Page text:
Tesla recently fired a female engineer who sued the auto manufacturer for sexual harassment and gender discrimination last fall. In February, AJ Vandermeyden went public with her claims during an interview with The Guardian. Tesla recently terminated Vandermeyden after conducting an investigation into her allegations, and now the company could face a workplace retaliation lawsuit.
The lawsuits seem to be never-ending when it comes to Silicon Valley tech startups and their mistreatment of female employees. Recently, virtual reality and co-working startup UploadVR was sued for sexual harassment, sex and gender discrimination, and wrongful termination by a former female employee. And the allegations against the tech company are disturbing.
On February 19, 2017, a former Uber engineer by the name of Susan Fowler Rigetti published a blog post about her strange year working for the ride-hailing service. The article details a string of sexual harassment and discrimination allegations, including one that Rigetti experienced almost immediately after beginning work in her new role. According to Rigetti, she brought this and other incidences of harassment to Uber’s HR department, yet Rigetti claims that nothing was done to stop the ongoing harassment that she – and other women – experienced.
Uber’s Chief Human Resources Officer Liane Hornsey has now been ordered to conduct an urgent investigation into the matter. Uber’s Chief Executive, Travis Kalanick, has also hired former U.S. Attorney General Eric H. Holder Jr. to help lead the investigation into Rigetti’s claims.
Gender bias in the workplace is a hot issue, and for good reason. When gender discrimination and harassment occurs at work, employees suffer greatly from its negative effects. Not only can gender bias result in lost productivity, unequal wages, and hostile work environments, companies may suffer from bad reputations when employment lawsuits are brought by affected workers.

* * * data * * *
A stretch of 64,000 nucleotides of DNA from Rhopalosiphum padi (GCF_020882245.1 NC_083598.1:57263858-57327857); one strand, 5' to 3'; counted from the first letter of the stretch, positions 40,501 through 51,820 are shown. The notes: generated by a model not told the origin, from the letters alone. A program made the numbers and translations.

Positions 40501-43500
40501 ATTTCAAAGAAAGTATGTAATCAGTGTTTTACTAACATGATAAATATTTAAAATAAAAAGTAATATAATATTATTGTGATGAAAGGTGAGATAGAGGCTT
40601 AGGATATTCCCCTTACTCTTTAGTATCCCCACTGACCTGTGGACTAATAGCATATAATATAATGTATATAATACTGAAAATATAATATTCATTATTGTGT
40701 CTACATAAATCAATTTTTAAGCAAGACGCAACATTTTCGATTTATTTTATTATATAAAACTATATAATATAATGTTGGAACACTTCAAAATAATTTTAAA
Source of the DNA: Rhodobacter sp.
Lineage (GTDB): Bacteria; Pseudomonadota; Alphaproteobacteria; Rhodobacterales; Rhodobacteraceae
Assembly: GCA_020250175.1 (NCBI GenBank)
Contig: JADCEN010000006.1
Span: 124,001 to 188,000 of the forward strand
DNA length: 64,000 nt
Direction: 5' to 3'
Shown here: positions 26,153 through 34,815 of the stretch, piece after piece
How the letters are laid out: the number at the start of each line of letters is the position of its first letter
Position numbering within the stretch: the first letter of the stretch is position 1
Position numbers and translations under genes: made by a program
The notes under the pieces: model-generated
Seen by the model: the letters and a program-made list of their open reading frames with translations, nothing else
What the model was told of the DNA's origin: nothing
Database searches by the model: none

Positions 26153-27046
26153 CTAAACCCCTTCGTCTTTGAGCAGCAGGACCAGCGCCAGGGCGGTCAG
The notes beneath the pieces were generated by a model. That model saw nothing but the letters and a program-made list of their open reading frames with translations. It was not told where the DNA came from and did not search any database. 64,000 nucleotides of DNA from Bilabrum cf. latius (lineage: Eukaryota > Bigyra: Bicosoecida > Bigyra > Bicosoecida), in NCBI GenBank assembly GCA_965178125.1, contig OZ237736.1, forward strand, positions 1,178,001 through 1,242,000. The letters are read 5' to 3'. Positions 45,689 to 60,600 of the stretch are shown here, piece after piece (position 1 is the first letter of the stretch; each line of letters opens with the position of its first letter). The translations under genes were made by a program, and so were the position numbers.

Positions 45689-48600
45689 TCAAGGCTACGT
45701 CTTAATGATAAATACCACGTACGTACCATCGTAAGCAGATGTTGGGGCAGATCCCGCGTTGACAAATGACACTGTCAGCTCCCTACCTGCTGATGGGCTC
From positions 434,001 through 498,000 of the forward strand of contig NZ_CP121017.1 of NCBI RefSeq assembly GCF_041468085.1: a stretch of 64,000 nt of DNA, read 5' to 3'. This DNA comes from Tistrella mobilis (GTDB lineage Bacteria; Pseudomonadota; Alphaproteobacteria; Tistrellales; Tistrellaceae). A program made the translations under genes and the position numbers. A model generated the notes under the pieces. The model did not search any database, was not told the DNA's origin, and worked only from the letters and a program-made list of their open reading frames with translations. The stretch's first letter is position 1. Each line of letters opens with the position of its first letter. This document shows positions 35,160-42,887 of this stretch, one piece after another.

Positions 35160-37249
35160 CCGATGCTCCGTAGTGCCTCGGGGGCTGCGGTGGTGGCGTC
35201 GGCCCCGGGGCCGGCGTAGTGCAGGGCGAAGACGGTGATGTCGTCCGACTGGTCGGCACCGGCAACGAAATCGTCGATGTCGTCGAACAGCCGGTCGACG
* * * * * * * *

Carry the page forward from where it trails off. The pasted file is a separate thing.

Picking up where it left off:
The following signs of gender bias in the workplace will help you recognize when it may be appropriate to speak up to your employer about sex and gender discrimination or seek help from an experienced employment attorney.
Transgender issues have taken the country by storm this year. Individual states have vastly different positions on transgender issues, including the rights that transgender employees have in the workplace.
At present, there are no federal laws that protect transgender employees from workplace discrimination or harassment based on sexual orientation and gender identity, so it is up to the individual states to provide transgender employees with legal protections concerning harassment and discrimination in the workplace. Fortunately, California has some of the strongest transgender rights laws in the nation.
Transgender people face some big challenges when it comes to harassment and discrimination on both personal and professional levels. And the negative impact stemming from violence and prejudiced actions on these individuals can have damaging, life-long effects.
To stand up to transgender discrimination in the workplace, some restaurant owners in California have decided to form a transgender jobs program that connects restaurants with transgender people who are looking for work.
According to some, California is now playing second fiddle to Massachusetts when it comes to equal pay based on gender. But Governor Jerry Brown recently signed California Assembly Bill 1676 into law. The new employment law bill that breezed through the Legislature (with practically no opposition) prohibits employers from solely using an applicant’s salary history to justify wage disparity.
CLICK HERE for the gender pay gap statistics infographic.
In 1963, the Equal Pay Act was signed into law, yet women still earn significantly less than men while performing the same or substantially similar work. And despite California having some of the toughest equal pay laws in the entire nation, female workers in the Golden State still earn less than their male counterparts.
Our latest infographic includes seven important and unfortunate statistics on the ongoing gender pay gap problem in the United States.
AB 1890 is a pending bill that would offer more equal pay opportunities to private sector employees in California. The bill would do this by requiring California contractors that employ 100 or more workers to submit pay equity reports on an annual basis, detailing total compensation earned by every employee, with gender, race and job category clearly defined.